The Doll House and Coronet Club in an image from the club’s Facebook page.

All three strip clubs in Sandy Springs have decided to close prior to a judge’s ruling on an injunction against their operations.

The three clubs, Coronet Club/Doll House, Mardi Gras and Flasher’s, have all decided to voluntarily close, according to an attorney and social media posts.

Adult businesses are prohibited in parts of Sandy Springs under zoning rules that were challenged by the clubs. The case died in June after the U.S. Supreme Court, the clubs’ last option, opted not to review it. The city previously won in lower courts.

Two adult bookstores that also are prohibited under the zoning regulations, Inserection and Love Shack, have not closed, according to attorney Cary Wiggins.

Most of the businesses are located on Roswell Road, except Mardi Gras, which is located on Powers Ferry Road.

Wiggins, who also represents Mardi Gras and Flasher’s, confirmed both those clubs have opted to close after a Fulton County Superior Court hearing on Sept. 5. Wiggins expects the judge’s ruling later this week.

A post on the Facebook account for the Coronet Club/Doll House announced the club’s closure.

“Unfortunately, the city of Sandy Springs disapproves of our industry and will no longer allows us to operate our business,” the post said. “We are closed indefinitely.”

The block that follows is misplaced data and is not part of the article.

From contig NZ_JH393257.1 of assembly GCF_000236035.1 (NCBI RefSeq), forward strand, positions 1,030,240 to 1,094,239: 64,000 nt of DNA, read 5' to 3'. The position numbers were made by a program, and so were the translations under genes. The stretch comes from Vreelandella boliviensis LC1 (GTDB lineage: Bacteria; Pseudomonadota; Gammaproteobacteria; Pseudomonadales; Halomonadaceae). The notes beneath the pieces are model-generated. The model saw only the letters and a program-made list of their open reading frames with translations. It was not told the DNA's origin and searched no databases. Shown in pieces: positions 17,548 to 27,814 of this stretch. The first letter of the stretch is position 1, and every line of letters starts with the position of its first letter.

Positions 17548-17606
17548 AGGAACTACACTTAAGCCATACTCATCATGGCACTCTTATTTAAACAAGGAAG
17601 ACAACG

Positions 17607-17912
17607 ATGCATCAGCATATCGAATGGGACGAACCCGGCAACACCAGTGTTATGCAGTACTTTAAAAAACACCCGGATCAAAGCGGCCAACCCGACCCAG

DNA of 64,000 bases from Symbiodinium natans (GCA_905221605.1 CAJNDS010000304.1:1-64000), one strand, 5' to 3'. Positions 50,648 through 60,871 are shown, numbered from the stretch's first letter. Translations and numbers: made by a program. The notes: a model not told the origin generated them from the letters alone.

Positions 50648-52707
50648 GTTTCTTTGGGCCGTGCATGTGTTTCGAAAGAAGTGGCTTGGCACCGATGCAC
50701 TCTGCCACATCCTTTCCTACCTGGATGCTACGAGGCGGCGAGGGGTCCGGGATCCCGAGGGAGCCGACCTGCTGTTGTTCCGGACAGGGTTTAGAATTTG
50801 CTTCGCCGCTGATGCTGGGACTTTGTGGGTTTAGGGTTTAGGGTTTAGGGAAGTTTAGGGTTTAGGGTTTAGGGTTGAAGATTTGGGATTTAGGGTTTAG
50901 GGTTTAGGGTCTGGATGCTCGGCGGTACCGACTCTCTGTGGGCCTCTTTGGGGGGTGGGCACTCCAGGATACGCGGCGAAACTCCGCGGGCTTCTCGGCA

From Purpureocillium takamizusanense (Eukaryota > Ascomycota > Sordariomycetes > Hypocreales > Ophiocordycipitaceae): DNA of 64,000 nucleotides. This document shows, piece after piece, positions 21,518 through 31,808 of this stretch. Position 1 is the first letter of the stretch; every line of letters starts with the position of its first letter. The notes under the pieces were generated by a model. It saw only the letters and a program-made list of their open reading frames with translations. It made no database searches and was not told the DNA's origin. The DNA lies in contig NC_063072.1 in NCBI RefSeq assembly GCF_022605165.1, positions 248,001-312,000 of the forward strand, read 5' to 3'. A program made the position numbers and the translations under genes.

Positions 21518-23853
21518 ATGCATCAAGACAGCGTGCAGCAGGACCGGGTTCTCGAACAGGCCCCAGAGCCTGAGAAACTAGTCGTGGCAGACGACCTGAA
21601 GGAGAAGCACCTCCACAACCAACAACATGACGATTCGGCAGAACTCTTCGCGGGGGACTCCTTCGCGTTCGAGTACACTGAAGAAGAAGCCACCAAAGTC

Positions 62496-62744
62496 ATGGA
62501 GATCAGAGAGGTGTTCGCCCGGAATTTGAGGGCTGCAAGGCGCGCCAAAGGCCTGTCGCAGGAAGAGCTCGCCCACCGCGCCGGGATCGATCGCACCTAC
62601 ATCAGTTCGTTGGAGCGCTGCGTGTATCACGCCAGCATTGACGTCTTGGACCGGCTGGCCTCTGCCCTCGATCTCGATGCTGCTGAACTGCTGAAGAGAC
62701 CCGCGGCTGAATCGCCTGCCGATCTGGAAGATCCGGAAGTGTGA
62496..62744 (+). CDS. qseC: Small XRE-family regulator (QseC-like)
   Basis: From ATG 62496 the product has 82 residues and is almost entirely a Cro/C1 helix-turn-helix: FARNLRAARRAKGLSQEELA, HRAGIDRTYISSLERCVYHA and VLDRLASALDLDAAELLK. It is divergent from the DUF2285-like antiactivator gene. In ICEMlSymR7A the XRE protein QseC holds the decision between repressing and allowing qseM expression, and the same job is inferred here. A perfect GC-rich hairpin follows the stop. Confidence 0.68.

It is unclear if any of the businesses will relocate to a part of the city they are allowed to operate or to another location.

City Attorney Dan Lee said he was “glad” the wishes of Sandy Springs residents, who voted for the mayor and City Council who created the regulations, could be enforced.

“It’s tough that it had to go on that long,” Lee said. “They fought a fight that they lost,” he said of the clubs.

A woman who said she works at Mardi Gras spoke on behalf of the club at the Sept. 4 Sandy Springs City Council meeting, asking them to reconsider closing the businesses.

She also said there is no data to show that the club has decreased nearby property values or caused crime.

“This is an unprecedented attack on an already marginalized group of men and women, myself included,” she said. “You will be forcing many of us into clubs that are running rampant with drugs and prostitution and the rest of us will simply be facing unemployment.”

She said the closure will have ripple effects that would harm not only dancers, but waitresses, valets, cab drivers and DJs, she said.

“The effects of our club closing does not stop at the door,” she said.

The city has said it has no problem with adult entertainment per se, but argues that it produces crime as a side effect that needs to be controlled. The businesses argued that the city’s laws are motivated by a bias against their work and intended to make it impossible for them to operate. The businesses sued, claiming violations of the U.S. Constitution’s First and Fourteenth Amendments, but they ultimately lost in state and federal courts.